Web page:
Tory MP says call to clamp down on office sport chat is 'lefty claptrap'

Conservative MP Ben Bradley (left) dismissed the calls in an explosive Facebook post. (Facebook/PA)

A Tory MP has hit out at a call to ban sport talk in offices, labelling the claims as “lefty claptrap”.

Ben Bradley, MP for Mansfield Warsop, hit out after the head of the Chartered Management Institute claimed sport chat in the workplace should be clamped down on as it can exclude women.

Ann Francke said yesterday that banter about football or cricket “can be a gateway to more laddish behaviour”.

Mr Bradley posted on his Facebook page on Tuesday: “Getting very fed up of this PC nonsense that seems to dominate so much of the conversation these days. Today we should apparently be stopping blokes from talking about the football in the office in case women feel left out?!

“What planet do these people live on! What if some women like football? What if I'm hideously offended by conversations about Love Island? Maybe all conversations should be tested first in a sterile environment and everyone can then sign off some approved topics we can talk about?”

Tory MP Ben Bradley has dismissed as 'claptrap' recent calls to ban football chat in offices for fear of alienating women. (Photo: Ben Bradley)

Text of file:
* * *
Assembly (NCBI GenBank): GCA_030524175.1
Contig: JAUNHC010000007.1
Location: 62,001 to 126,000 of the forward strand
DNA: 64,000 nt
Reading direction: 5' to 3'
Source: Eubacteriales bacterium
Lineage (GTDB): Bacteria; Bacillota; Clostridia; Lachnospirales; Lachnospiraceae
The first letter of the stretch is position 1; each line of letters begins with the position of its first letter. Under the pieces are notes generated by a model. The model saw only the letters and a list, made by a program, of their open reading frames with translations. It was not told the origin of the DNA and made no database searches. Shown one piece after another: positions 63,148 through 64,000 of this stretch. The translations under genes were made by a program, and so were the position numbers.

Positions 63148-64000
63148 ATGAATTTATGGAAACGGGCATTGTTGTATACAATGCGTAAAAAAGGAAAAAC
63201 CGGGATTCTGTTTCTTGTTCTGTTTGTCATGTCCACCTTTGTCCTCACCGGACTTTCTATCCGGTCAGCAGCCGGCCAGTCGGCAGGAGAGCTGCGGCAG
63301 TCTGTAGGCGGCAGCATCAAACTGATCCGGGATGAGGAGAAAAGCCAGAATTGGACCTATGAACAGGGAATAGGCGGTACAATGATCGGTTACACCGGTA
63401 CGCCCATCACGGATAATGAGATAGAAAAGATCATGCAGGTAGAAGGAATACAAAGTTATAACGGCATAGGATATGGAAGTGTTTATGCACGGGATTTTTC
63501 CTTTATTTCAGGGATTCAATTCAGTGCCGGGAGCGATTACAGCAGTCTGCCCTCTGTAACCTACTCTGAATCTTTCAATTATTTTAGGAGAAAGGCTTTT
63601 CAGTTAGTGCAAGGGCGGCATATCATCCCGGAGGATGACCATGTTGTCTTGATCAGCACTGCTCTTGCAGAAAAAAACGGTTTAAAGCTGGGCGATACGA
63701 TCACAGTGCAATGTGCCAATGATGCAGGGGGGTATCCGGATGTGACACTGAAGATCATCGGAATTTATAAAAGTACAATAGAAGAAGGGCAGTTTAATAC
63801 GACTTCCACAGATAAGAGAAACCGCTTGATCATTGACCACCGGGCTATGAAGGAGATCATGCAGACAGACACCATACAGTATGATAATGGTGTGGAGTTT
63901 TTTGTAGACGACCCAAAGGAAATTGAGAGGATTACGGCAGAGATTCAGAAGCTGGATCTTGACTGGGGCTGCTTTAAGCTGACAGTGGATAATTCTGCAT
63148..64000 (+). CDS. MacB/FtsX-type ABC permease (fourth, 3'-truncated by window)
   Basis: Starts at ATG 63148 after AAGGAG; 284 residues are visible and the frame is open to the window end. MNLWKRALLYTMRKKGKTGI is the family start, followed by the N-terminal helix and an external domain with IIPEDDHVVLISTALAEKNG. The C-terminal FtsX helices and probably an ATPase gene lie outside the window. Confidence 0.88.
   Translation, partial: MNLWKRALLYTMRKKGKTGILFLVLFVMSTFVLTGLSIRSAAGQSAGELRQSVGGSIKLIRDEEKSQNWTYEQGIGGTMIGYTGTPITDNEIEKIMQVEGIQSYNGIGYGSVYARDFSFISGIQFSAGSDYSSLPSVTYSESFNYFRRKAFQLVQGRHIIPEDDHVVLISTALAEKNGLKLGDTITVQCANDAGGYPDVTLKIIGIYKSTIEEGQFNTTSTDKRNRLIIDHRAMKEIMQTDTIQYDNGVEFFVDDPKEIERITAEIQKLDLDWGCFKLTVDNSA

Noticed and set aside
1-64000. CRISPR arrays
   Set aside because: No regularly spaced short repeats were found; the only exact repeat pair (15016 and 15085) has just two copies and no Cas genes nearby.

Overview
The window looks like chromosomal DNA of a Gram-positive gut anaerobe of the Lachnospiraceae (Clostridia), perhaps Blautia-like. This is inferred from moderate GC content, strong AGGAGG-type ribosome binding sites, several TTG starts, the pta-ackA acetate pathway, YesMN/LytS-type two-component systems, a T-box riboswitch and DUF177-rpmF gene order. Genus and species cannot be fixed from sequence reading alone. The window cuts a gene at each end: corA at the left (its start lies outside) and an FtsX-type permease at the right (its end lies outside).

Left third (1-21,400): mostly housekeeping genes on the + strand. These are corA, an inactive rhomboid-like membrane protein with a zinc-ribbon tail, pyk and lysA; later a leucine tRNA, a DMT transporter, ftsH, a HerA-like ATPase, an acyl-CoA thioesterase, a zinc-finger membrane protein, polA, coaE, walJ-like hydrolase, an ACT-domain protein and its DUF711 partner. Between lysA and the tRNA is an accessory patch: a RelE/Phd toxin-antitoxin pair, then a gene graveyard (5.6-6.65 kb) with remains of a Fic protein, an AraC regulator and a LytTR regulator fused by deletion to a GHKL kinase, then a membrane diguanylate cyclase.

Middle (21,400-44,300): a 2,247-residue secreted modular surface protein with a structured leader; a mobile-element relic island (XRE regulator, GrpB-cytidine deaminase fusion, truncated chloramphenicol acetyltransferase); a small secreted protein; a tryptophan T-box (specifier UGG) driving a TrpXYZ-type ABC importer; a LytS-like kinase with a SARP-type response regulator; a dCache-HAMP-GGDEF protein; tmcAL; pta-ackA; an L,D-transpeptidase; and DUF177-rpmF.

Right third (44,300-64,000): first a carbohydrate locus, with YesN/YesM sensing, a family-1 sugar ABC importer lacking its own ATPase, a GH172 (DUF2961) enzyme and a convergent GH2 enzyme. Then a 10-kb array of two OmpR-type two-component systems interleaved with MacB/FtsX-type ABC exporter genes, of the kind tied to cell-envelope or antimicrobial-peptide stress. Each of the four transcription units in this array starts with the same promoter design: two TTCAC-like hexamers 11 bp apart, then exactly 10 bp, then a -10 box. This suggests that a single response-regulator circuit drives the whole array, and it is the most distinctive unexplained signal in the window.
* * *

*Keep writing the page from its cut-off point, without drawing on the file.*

Sport chat at work could 'alienate' female staff

“If I can promise you one thing, it's that I'll call out this nonsense for what it is!”, said 30-year-old Mr Bradley, who has held his Mansfield seat since the 2017 General Election.

“I think it's important that we're vocal and outspoken about shooting down this kind of miserable lefty rubbish!”

Ann Francke of the Chartered Management Institute told the Today programme that office chats about sport can be 'a gateway to more laddish behaviour'. (BBC News)

Mr Bradley’s Facebook rant was in response to recommendations yesterday by Ann Francke, head of the Chartered Management Institute, who told the BBC’s Today programme: “A lot of women, in particular, feel left out.

“They don't follow those sports and they don't like either being forced to talk about them or not being included.”

READ MORE: Men are more emotional than women at work

“I have nothing against sports enthusiasts or cricket fans — that's great,” said Ms Francke.

“But the issue is many people aren't cricket fans,” she added, calling for bosses to clamp down on sports banter.”

Mr Bradley hit back at the demands, and ended his post with the hashtags #CommonSense and #LeftyClaptrap.

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